Descendants of victims of Nazism who fled the country under Adolf Hitler’s Third Reich will now be eligible for citizenship under a new law voted on Thursday by Austria's parliament.
So far only Holocaust survivors themselves could obtain Austrian nationality.
MPs voted by a broad majority for new legislation proposed by Sebastian Kurz's conservative-far-right coalition government before it was deposed in a corruption scandal in May.
Under the new law, the children, grandchildren and great-grandchildren of those who fled the Nazis can apply for citizenship.
Descendants of nationals from other countries of the defunct Austro-Hungarian empire are also eligible.
Vienna's Jewish community leader Oskar Deutsch welcomed "a decision that puts Austria in line with its historic responsibility".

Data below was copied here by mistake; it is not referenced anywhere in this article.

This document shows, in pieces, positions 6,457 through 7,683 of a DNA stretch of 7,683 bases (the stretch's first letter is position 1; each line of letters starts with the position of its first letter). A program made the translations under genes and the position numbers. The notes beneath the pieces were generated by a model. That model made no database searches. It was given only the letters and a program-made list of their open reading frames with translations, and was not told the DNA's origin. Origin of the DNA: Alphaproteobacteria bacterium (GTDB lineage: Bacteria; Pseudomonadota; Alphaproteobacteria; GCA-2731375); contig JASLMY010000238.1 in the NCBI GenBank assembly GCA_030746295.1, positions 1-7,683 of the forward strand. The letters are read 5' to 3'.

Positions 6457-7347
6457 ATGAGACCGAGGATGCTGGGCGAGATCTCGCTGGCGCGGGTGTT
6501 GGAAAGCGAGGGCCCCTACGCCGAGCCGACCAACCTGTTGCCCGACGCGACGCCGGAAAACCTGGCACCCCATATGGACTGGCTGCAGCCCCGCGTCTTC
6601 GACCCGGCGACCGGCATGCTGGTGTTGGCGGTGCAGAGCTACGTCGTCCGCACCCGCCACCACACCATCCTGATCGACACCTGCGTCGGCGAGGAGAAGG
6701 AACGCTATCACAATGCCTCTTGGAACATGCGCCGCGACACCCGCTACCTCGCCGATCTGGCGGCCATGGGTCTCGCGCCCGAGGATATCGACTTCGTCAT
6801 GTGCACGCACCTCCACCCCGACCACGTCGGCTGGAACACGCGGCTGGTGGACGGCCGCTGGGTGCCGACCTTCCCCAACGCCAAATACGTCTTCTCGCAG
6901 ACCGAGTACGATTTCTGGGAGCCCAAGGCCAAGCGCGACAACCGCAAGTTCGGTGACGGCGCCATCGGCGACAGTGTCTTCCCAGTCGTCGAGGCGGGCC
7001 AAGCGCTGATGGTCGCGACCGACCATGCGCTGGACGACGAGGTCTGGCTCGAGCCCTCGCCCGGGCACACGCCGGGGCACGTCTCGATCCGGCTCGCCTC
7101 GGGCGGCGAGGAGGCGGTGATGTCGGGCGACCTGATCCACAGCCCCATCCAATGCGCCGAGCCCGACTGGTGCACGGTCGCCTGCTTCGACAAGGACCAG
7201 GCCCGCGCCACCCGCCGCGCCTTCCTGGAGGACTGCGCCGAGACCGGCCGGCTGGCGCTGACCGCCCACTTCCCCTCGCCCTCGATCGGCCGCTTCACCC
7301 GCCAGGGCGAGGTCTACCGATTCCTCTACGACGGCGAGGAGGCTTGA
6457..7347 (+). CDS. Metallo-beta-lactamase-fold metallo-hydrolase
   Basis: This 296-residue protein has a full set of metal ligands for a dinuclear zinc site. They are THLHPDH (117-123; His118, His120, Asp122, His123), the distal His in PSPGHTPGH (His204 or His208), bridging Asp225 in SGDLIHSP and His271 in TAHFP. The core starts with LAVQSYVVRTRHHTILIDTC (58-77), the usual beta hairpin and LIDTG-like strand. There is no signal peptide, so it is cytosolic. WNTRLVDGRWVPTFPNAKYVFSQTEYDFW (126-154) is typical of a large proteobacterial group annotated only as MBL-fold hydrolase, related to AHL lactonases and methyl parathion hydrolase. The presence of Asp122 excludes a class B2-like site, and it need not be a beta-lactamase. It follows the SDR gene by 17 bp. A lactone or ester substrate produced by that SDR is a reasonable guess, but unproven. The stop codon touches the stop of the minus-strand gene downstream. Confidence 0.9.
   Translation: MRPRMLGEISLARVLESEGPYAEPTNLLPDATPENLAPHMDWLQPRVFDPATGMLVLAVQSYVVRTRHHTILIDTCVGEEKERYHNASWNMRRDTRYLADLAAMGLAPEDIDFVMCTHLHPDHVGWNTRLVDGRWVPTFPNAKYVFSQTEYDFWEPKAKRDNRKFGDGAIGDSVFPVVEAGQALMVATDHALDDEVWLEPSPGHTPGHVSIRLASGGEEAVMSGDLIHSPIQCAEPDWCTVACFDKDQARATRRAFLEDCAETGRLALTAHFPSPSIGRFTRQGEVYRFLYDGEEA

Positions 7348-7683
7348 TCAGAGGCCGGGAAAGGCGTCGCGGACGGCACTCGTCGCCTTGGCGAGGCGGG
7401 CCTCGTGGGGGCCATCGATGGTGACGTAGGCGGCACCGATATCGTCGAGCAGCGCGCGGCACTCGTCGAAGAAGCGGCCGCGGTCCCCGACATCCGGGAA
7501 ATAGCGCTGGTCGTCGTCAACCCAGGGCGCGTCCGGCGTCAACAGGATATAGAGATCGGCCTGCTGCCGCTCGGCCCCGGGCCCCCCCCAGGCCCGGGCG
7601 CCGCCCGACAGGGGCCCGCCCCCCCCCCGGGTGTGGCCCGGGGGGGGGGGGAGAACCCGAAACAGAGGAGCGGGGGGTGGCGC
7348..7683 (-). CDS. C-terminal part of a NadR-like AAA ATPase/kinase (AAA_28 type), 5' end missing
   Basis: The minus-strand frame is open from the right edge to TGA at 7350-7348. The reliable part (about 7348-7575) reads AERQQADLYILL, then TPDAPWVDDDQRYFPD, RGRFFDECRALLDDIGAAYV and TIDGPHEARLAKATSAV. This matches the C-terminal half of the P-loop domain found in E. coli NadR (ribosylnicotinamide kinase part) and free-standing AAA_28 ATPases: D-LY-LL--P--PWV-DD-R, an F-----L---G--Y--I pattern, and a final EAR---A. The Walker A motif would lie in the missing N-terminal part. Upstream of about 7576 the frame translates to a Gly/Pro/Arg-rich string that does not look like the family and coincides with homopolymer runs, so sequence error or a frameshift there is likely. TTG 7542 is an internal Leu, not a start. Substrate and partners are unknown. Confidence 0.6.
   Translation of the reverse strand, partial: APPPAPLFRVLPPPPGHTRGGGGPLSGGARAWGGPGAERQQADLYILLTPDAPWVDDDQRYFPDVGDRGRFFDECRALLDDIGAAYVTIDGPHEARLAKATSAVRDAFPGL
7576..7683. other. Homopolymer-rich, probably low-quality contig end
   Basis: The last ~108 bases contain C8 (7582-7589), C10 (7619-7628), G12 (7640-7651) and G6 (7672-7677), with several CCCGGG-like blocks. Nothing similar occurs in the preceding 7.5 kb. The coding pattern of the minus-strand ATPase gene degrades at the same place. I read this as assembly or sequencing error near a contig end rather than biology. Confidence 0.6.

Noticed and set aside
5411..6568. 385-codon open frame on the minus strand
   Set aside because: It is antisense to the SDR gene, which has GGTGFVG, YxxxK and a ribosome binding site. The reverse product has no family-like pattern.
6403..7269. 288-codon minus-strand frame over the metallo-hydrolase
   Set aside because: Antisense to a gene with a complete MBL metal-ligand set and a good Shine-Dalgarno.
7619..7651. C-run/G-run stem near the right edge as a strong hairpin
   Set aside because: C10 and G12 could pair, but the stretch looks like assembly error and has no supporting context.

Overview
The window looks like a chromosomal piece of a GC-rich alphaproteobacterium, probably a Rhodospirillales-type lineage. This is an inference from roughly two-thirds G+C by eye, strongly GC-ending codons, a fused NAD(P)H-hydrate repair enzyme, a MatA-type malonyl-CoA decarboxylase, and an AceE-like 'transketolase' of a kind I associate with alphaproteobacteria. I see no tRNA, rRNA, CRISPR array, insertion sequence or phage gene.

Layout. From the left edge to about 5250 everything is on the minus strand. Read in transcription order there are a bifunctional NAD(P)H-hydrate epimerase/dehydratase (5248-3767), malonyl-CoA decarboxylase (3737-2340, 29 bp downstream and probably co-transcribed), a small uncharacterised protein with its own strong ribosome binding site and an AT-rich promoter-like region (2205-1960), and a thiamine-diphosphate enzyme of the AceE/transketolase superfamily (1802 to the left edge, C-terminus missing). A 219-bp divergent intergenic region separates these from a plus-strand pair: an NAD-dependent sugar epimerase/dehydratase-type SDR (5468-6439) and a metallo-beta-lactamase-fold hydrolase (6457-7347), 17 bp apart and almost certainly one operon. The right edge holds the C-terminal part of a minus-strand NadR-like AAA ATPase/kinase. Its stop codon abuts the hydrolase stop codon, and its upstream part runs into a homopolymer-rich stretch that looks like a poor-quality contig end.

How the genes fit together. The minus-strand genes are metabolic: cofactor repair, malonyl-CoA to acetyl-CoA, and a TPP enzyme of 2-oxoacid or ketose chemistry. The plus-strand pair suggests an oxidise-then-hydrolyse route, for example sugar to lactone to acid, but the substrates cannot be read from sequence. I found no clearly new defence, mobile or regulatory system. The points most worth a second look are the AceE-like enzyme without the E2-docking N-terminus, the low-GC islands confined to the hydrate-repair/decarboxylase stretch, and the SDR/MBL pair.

Kurz's People's Party made several diplomatic gestures to Israel in the 18 months it governed together with junior coalition partner, the far-right Freedom Party. Both parties are engaged in a campaign for national elections on September 29.
Under a special regime, Vienna, which does not normally recognise dual citizenship, will grant passports without the need to reside in Austria or give up a previous nationality.
Austrian officials said second and third-generation relatives, particularly those with British nationality, had expressed interest in applying for citizenship of the EU country as Brexit looms.